Introduction to eXtreme Programming by isp11018

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									          Introduction to eXtreme Programming
                                     Mike Grant
                                  mike@acm.jhu.edu
                                      April 5, 2001


   The following shamefully misinformed article appeared on Slashdot just a
few days ago:

      Planning Extreme Programming

      Posted by timothy on Tuesday April 03, @09:30AM
      from the measure-thrice-cut-once dept.
      However skeptical the ads make you, it’s hard to deny that what
      used to be considered supercomputing power keeps showing up in
      consumer-priced boxes, and the threshold of what really is extreme
      has crept steadily upward. If you’re planning a project of more than
      average size, though, the review that chromatic contributed below
      of Planning Extreme Programming could be a valuable read, and
      the ideas in the book itself could save you a lot of money and time.
      Even if you have no plans to desire to install a beowulf in your
      broomcloset, it’s interesting to consider what sort of thought must
      go into any large-scale programming project.

   Contrary to what many think, extreme programming has nothing to do
with large, difficult, or complex projects. Extreme Programming, or XP, is a
lightweight discipline of software development based on principles of simplicity,
communication, feedback, and courage. XP is designed for use with small teams
who need to develop software quickly in an environment of rapidly-changing re-
quirements. XP can be (superficially) summed up in twelve “practices”1 :


1     The Planning Process
The XP planning process allows the XP “customer” to define the business value
of desired features, and uses cost estimates provided by the programmers, to
   1 The descriptions of these practices, and pretty much this entire document were shamelessly

stolen from http://www.xprogramming.com, the authoritative web site for XP, edited by Ron
Jeffries.



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Introduction to
eXtreme Programming                                                April 5, 2001

choose what needs to be done and what needs to be deferred. The effect of XP’s
planning process is that it is easy to steer the project to success.


2    Small Releases
XP teams put a simple system into production early, and update it frequently
on a very short cycle.


3    Metaphor
XP teams use a common “system of names” and a common system description
that guides development and communication.


4    Simple Design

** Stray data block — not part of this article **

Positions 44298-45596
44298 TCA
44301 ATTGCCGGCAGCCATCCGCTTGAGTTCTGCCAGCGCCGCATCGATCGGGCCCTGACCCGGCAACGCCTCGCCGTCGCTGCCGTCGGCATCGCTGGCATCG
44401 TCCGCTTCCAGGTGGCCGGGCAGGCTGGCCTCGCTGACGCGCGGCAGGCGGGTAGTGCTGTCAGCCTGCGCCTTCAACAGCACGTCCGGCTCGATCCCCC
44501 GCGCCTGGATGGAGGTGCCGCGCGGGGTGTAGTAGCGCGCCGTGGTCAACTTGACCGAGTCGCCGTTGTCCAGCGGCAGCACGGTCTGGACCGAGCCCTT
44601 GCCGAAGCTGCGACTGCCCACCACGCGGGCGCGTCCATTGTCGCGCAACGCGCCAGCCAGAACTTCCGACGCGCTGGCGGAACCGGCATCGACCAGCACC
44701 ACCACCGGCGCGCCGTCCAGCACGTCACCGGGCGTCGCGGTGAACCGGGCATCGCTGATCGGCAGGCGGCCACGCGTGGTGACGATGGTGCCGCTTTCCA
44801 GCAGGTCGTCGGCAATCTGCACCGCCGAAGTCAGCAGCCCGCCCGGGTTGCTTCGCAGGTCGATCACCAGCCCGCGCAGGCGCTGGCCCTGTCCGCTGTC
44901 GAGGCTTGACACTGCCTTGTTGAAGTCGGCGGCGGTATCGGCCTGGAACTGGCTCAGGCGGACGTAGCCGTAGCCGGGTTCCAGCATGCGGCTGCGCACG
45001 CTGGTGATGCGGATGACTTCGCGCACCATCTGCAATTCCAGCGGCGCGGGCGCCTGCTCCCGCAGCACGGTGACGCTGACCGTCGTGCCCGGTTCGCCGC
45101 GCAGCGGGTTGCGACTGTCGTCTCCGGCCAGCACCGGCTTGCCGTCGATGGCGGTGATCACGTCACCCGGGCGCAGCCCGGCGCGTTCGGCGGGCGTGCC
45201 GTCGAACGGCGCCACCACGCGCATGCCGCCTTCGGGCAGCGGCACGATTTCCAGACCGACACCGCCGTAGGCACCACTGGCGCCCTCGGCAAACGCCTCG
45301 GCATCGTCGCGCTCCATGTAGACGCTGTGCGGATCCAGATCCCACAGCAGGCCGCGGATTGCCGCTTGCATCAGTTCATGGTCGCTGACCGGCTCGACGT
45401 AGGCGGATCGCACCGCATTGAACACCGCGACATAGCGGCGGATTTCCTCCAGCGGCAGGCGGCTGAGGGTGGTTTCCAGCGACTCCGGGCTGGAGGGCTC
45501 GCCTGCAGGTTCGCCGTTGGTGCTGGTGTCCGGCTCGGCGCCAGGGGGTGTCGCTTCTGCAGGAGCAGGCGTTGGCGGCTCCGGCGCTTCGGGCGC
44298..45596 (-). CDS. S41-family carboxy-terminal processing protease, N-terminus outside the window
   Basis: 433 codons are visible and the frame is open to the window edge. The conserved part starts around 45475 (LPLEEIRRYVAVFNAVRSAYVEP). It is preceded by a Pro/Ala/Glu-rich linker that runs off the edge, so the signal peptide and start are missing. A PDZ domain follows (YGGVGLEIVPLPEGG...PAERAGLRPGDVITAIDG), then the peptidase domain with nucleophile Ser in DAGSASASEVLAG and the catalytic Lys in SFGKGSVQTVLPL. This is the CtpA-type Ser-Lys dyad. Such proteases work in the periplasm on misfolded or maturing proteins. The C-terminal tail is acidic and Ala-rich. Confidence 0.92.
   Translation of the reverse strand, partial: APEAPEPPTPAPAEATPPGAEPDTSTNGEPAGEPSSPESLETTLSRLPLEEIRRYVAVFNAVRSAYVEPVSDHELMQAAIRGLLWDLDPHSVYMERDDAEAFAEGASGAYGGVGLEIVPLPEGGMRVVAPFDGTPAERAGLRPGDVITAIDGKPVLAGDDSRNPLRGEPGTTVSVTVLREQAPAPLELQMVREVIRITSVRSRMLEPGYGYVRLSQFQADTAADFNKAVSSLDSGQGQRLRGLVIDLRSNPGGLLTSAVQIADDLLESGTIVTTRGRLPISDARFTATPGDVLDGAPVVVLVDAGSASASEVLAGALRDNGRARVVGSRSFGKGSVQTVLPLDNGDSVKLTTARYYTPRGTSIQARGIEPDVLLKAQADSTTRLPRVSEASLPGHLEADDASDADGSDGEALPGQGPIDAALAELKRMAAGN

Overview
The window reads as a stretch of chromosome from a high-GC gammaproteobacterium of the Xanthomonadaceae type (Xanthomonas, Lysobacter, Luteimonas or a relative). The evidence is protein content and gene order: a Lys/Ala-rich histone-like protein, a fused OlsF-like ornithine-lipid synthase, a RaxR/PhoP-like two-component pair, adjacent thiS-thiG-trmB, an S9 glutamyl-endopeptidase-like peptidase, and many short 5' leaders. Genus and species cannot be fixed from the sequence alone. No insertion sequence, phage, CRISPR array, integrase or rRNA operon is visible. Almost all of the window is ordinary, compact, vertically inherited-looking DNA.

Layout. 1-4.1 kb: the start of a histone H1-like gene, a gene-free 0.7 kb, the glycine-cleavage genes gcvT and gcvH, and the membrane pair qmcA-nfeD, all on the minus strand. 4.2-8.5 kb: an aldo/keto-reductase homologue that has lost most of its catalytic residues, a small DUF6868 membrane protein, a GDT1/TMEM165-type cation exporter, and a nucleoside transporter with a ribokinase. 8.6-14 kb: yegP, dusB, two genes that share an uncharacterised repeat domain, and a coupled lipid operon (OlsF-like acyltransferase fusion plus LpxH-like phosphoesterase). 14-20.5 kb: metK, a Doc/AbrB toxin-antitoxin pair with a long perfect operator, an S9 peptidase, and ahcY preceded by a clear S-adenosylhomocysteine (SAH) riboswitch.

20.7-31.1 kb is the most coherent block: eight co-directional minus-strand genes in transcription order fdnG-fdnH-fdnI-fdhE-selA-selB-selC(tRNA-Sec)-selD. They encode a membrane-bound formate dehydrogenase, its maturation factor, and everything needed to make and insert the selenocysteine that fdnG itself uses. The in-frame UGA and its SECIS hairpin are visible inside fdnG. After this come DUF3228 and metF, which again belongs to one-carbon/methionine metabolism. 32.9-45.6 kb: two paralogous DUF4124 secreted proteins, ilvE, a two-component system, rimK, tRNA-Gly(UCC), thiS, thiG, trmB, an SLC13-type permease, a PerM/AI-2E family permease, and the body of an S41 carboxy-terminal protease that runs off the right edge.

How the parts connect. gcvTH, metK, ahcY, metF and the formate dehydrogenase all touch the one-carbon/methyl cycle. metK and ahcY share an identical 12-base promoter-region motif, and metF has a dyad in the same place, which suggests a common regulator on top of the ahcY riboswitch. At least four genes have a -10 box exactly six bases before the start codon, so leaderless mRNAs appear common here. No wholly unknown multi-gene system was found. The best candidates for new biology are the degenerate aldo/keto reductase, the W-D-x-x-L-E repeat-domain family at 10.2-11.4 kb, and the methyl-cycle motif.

A program built with XP should be the simplest program that meets the current
requirements. There is not much building for the future”. Instead, the focus is
on providing business value. Of course it is necessary to ensure that you have a
good design, and in XP this is brought about through “refactoring”, discussed
below.


5    Testing
XP teams focus on validation of the software at all times. Programmers de-
velop software by writing tests first, then software that fulfills the requirements
reflected in the tests. Customers provide acceptance tests that enable them to
be certain that the features they need are provided.


6    Refactoring
XP teams improve the design of the system throughout the entire development.
This is done by keeping the software clean: without duplication, with high
communication, simple, yet complete.


7    Pair Programming
XP programmers write all production code in pairs, two programmers working
together at one machine. Pair programming has been shown by many exper-
iments to produce better software at similar or lower cost than programmers
working alone.




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Introduction to
eXtreme Programming                                                April 5, 2001

8     Collective Ownership
All the code belongs to all the programmers. This lets the team go at full speed,
because when something needs changing, it can be changed without delay.


9     Continuous Integration
XP teams integrate and build the software system multiple times per day. This
keeps all the programmers on the same page, and enables very rapid progress.
Perhaps surprisingly, integrating more frequently tends to eliminate integration
problems that plague teams who integrate less often.


10      40-hour Week
Tired programmers make more mistakes. XP teams do not work excessive
overtime, keeping themselves fresh, healthy, and effective.


11      On-site Customer
An XP project is steered by a dedicated individual who is empowered to de-
termine requirements, set priorities, and answer questions as the programmers
have them. The effect of being there is that communication improves, with less
hard-copy documentation - often one of the most expensive parts of a software
project.


12      Coding Standard
For a team to work effectively in pairs, and to share ownership of all the code,
all the programmers need to write the code in the same way, with rules that
make sure the code communicates clearly.


Resources
    1. Jeffries, R. http://www.xprogramming.com
    2. Fowler, M. Refactoring : Improving the Design of Existing Code
    3. Jeffries, R. et al Extreme Programming Installed
    4. Beck, K. Extreme Programming Explained: Embrace Change
    5. Beck, K. et al Planning Extreme Programming

    This document itself can be found at http://acm.jhu.edu/~mike/peer.


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